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Having Relatively Few Dopamine Receptors May Cause Obesity

Aired February 2, 2001 - 4:40 p.m. ET

THIS IS A RUSH TRANSCRIPT. THIS COPY MAY NOT BE IN ITS FINAL FORM AND MAY BE UPDATED.

JOIE CHEN, CNN ANCHOR: There's scientific evidence that being overweight may be more than just a matter of willpower. New research shows a chemical in the brain may play a significant role.

CNN's medical correspondent Elizabeth Cohen joins us now with more on the dopamine connection.

Elizabeth, I hope you're going to make us all feel better about...

ELIZABETH COHEN, CNN MEDICAL CORRESPONDENT: That's right, absolutely.

Well, the dopamine connection makes it sound like a movie, but dopamine is actually a neurotransmitter, that is, a chemical in the brain, that's responsible for feelings of pleasure, for feeling full, for feeling satisfied.

But you can have all the dopamine you want and it won't work if you don't have receptors in the brain to pick it up. And what they found in the study that was just published in the medical journal the "Lancet" out of London is that obese people did not have as many receptors as non-obese people.

And what they did is they did PET scans on both obese and non- obese people. And as you can see here, the non-obese subjects had a lot of receptors, as represented by red in this PET scan -- there's a lot of red in there. However, take a look at the obese subject: not as much red; hardly any at all. And that's a very clear difference between folks who are obese and folks who are not. Something also that's very interesting, is that folks were-- there was even less red if you were heavier. So, in other words, the heavier you were, the fewer receptors you had for dopamine.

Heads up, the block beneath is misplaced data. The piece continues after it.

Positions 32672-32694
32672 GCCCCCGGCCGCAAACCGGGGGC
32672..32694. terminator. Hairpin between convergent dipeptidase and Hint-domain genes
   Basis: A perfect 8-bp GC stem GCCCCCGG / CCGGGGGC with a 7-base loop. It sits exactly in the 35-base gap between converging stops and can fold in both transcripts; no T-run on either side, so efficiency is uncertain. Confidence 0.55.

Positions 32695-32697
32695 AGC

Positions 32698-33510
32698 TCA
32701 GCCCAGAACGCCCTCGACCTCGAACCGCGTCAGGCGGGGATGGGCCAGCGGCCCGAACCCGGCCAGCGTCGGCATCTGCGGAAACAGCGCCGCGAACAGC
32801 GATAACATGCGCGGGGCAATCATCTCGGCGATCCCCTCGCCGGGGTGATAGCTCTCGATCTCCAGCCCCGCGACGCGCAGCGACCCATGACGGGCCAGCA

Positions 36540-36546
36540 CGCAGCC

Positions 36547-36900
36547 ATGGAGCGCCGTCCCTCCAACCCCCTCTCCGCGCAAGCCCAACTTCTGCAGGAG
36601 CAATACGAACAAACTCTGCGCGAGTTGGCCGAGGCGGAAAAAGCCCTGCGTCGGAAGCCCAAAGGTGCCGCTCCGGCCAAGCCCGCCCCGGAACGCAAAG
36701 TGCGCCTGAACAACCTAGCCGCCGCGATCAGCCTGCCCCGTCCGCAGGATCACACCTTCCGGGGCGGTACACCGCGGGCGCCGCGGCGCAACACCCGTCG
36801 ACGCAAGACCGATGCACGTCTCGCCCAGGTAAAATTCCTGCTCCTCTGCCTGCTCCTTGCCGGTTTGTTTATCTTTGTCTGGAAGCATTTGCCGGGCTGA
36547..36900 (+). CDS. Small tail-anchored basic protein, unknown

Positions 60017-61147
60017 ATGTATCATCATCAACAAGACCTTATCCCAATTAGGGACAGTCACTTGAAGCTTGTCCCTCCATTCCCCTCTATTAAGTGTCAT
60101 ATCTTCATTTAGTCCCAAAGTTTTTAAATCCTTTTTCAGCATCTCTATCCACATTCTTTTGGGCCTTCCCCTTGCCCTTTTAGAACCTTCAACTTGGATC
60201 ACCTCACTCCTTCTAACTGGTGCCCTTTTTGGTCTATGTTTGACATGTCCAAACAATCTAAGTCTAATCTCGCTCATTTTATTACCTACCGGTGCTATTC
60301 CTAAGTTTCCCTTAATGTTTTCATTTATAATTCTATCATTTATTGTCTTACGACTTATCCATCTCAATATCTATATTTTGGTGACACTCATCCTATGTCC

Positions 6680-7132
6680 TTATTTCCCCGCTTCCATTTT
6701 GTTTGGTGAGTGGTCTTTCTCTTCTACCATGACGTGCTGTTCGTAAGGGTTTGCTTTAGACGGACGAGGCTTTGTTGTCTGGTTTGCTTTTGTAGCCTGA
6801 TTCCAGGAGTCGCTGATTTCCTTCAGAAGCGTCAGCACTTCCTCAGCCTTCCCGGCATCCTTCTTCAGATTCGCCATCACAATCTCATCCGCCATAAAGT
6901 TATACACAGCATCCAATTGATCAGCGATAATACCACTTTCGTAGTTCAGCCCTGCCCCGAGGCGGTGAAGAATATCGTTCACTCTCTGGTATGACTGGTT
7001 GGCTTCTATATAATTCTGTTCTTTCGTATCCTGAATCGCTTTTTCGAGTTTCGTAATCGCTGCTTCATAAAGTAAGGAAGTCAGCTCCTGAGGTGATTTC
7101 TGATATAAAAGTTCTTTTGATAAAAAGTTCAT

So the scientists' theory is that people overeat because they're not feeling that kind of pleasure and that satisfaction, so they just keep eating, sort of like addicts just keep taking drugs in order to feel pleasure.

And PET scans of addicts, interestingly enough, also show that they don't have enough receptors.

CHEN: So Elizabeth, how is all of this supposed to help me lose weight? COHEN: Well, you are not obese, so I don't want to help you lose weight.

CHEN: Well, from the waist down -- anyway, how is it going to help me; that's all I really want to know; you can do all the dopamine you want...

COHEN: Right -- dopamine, PET scans, yes fascinating.

However, the way that it will hopefully help people lose weight is that -- if they figure out that this finding is really, truly -- there's a chicken-egg problem here; in other words, they don't know if obese people are born with not enough neurotransmitters -- not enough receptors for dopamine or, perhaps, because they're obese they don't have enough neurotransmitters; it's hard to -- enough receptors.

It's hard to know which comes first. Once they figure that out, perhaps they can design drugs that would increase the number of receptors. In the meantime, exercise has been found, in some studies, to increase the number of receptors; maybe not as efficiently as a drug might in the future, but it might possibly work.

So I know it's not very exciting, but exercise might make you feel better, feel more pleasure. Not you, but...

CHEN: Can't you come up with something better than exercise?

COHEN: I'm sorry; no, nothing. At this point, nothing.

CHEN: Eat less, exercise more; right. Elizabeth Cohen back with us from her medical unit.

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